Last week, the USDA’s National Institute of Food and Agriculture announced that 187 regions in the United States currently suffer from shortages of livestock and public health veterinarians. Six of those regions are in North Carolina with another three in South Carolina. The American Veterinary Medical Association (AVMA) believes that student debt is partly to blame for the shortage. Student debt is making it difficult for young veterinarians to work in rural areas where salaries are typically lower. There is a program that helps alleviate that burden and the AVMA is urging Congress to expand it. It’s called the Veterinary Medicine Loan Repayment Program; however, it does not currently receive enough funding to meet the demand.
Dr. Jim Weisman, Assistant Dean for Student Affairs and Clinical Associate Professor at the Purdue University College of Veterinary Medicine, says he talks with students who qualify for the program and encourages them to apply…
Weisman believes that the shortage may also stem from a student’s upbringing, saying that those who come from strong animal agriculture backgrounds will often want to return to that type of practice…
Weisman also says that there is not a shortage of those enrolling in the school as they had over 1200 applicants for 84 spots in the class of 2022. But the question remains, which area of veterinary practice will those 84, and others who come after, choose.
The trucking industry reacts to presidential proposals to improve infrastructure. Jim Taylor reports…
Several NC cotton business people have been named to policy making positions. During its recent annual meeting, the National Cotton Growers Association Wes Morgan, of New London as its first vice president. In addition, Ag Secretary Sonny Perdue announced appointments to The Cotton Board, including three from North Carolina. Chuck Ward, importer from Hickory, and David Dunlow, producer from Roanoke Rapids, were named as Cotton Board members. Silas Smith, a producer from Rocky Mount, was appointed as an alternate.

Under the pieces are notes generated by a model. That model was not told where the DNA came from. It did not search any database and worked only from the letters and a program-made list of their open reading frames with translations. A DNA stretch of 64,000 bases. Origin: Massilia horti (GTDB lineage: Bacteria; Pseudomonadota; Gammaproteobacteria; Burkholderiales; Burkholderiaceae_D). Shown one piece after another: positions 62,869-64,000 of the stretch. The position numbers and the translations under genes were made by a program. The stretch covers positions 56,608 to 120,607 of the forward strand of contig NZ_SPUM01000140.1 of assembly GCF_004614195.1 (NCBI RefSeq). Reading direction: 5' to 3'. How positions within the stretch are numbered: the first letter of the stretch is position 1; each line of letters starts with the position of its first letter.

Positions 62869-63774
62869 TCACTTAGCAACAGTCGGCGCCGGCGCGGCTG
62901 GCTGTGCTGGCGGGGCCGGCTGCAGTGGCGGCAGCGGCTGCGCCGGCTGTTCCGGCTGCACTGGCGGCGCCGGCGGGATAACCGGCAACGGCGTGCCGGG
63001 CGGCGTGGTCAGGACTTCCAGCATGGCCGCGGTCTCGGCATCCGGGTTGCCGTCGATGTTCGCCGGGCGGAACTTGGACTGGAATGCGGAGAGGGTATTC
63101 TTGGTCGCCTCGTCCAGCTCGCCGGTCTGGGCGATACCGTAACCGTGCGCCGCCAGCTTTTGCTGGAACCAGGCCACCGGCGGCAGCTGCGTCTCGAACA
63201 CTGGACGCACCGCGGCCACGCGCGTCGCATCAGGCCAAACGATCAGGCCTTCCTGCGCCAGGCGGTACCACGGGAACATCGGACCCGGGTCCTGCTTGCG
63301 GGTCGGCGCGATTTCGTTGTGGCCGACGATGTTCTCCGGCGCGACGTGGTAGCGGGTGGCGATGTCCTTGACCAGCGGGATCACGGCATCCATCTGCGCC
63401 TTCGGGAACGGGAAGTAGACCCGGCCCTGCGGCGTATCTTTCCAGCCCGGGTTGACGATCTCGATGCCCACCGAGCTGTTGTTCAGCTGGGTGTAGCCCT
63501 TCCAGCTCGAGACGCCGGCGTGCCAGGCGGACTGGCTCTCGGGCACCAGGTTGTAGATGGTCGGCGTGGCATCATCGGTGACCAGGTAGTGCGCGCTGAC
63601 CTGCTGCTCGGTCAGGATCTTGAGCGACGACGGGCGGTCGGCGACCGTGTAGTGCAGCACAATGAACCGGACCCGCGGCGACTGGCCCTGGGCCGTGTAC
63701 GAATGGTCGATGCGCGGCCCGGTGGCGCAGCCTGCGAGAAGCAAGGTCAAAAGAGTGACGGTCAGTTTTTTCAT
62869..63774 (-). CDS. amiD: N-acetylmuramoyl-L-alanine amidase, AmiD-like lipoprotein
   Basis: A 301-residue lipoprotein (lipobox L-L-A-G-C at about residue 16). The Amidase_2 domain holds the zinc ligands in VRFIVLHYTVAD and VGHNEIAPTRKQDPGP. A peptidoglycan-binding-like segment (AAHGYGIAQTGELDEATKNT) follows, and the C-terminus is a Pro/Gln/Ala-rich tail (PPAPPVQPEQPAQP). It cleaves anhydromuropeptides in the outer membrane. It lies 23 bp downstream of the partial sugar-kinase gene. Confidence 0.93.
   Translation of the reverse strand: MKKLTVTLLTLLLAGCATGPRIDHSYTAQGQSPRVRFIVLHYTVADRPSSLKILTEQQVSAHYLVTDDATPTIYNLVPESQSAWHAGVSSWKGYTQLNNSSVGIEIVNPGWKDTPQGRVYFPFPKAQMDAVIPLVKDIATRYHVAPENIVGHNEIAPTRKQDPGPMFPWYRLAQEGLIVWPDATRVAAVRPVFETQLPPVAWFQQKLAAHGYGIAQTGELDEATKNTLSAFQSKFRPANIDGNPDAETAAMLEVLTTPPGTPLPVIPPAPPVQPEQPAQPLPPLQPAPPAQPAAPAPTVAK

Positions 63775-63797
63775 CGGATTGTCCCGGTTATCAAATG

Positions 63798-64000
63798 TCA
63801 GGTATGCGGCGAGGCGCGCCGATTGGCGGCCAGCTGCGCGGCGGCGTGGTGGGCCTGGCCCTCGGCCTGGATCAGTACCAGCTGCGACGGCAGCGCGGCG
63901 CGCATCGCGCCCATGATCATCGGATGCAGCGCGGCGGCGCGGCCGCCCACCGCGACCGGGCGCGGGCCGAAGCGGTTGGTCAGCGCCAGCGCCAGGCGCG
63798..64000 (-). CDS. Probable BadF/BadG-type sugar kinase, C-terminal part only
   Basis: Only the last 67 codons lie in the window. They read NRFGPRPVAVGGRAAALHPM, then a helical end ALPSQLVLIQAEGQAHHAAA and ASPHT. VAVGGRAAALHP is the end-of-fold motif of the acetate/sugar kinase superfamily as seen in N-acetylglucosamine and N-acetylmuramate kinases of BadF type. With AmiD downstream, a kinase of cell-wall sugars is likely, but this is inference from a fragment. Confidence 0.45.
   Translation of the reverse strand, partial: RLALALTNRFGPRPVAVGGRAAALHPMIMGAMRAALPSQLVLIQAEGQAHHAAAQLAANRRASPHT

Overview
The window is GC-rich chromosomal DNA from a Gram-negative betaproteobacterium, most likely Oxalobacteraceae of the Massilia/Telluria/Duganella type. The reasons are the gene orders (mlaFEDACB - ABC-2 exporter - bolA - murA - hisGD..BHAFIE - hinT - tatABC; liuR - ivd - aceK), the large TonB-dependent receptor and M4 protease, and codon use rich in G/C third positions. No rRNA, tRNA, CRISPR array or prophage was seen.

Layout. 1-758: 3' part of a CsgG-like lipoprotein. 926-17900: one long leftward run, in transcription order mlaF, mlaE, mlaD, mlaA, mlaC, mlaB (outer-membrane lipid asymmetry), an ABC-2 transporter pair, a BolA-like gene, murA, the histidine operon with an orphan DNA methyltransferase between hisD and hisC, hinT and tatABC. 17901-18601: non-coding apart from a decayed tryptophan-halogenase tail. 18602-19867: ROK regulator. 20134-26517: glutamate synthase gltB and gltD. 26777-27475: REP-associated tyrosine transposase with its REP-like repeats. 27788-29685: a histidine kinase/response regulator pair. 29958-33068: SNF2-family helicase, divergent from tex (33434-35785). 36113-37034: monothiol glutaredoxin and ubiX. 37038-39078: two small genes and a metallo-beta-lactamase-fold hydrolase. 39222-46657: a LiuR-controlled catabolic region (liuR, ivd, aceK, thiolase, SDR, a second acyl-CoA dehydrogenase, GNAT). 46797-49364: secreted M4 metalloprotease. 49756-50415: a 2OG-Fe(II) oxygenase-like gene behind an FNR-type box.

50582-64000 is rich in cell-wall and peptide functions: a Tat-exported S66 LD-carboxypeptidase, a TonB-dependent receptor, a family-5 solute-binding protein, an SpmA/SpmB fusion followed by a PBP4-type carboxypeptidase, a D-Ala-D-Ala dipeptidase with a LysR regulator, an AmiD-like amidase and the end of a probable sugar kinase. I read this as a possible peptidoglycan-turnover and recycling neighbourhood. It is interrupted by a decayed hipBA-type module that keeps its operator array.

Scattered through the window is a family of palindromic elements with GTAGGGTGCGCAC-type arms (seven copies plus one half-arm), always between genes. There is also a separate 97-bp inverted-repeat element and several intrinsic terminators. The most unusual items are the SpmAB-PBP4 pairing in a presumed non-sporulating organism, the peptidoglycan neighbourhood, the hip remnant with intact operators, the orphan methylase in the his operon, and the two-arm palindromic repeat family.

Each of these appointees will serve 3-year terms. The Cotton Board is made up of cotton producers and importers appointed to oversee the Cotton Research & Promotion Program.
If you haven’t bought that box of chocolate for your significant other this Valentine’s Day, you can still find some great values. But don’t expect much of your purchase to go to the sugar farmers who made the sweet treats possible.
The American Sugar Alliance reports that sugar producers see just 2 cents from a $7.99 heart-shaped box of chocolates. ASA looked at other popular Valentine’s Day candies at a local store, and the results were equally as heartbreaking for farmers. Chocolate kisses, which sold for $1.99, contained only 1 penny’s worth of sugar, while sugar accounted for 4 cents of a $9.99 assorted truffle offering.